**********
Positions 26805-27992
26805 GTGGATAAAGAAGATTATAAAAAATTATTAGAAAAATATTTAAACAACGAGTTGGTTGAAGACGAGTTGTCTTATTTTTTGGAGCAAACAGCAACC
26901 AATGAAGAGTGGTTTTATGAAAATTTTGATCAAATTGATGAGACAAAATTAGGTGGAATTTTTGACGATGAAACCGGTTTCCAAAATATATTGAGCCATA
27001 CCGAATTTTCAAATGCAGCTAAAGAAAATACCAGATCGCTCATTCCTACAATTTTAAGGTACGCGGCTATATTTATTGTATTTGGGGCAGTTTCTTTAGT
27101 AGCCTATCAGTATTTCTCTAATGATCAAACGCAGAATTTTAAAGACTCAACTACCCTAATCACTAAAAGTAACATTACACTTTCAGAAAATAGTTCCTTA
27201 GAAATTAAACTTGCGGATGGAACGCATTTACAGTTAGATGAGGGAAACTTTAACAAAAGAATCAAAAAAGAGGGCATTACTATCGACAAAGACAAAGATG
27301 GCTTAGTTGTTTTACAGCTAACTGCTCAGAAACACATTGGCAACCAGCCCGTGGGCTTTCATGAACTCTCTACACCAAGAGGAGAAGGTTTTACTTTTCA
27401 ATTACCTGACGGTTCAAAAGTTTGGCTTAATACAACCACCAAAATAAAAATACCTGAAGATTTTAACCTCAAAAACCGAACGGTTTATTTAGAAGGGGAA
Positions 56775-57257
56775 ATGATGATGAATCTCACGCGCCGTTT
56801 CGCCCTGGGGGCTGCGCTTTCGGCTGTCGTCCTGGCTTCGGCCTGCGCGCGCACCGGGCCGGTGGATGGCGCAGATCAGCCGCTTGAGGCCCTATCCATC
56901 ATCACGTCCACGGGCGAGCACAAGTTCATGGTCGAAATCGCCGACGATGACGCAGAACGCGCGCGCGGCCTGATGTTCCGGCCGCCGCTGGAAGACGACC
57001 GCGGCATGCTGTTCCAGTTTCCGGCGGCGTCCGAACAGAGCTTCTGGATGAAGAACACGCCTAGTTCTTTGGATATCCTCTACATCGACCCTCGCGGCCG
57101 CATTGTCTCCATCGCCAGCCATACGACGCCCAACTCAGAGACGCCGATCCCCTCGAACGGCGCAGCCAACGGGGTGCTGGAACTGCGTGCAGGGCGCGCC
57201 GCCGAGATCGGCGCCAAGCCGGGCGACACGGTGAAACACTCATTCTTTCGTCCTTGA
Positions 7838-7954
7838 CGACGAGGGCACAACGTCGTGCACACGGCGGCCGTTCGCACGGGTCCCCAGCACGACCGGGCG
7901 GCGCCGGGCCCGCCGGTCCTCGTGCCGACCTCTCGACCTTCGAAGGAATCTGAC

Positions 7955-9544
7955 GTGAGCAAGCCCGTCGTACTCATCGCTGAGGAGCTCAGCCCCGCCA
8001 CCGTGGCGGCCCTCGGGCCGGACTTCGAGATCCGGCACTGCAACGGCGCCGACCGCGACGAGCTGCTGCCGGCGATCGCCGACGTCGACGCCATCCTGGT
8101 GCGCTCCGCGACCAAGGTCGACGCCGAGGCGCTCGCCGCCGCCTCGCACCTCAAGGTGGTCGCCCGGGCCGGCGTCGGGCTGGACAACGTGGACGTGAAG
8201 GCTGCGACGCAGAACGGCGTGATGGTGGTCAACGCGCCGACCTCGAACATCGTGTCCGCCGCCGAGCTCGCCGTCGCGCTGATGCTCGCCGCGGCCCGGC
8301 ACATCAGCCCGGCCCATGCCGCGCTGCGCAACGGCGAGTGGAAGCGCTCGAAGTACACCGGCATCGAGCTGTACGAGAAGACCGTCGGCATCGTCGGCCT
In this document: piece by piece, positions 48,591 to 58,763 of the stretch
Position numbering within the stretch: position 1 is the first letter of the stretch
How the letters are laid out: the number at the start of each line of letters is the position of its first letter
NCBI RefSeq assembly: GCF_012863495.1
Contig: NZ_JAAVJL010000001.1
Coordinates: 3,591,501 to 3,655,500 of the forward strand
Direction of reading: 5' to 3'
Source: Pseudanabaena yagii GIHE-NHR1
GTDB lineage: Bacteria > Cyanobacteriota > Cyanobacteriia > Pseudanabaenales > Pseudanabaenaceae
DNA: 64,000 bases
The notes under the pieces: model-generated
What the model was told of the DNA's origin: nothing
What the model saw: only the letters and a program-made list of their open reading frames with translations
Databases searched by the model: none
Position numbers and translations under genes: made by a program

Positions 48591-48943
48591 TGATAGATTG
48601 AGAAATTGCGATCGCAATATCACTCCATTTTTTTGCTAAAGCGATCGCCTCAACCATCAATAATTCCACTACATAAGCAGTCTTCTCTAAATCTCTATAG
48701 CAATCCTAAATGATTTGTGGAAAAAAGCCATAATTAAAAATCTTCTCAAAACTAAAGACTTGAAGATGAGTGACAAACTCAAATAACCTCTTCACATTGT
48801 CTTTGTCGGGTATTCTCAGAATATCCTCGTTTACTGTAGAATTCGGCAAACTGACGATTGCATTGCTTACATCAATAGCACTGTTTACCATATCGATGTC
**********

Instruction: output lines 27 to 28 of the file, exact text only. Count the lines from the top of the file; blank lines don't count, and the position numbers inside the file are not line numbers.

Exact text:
How the letters are laid out: the number at the start of each line of letters is the position of its first letter
NCBI RefSeq assembly: GCF_012863495.1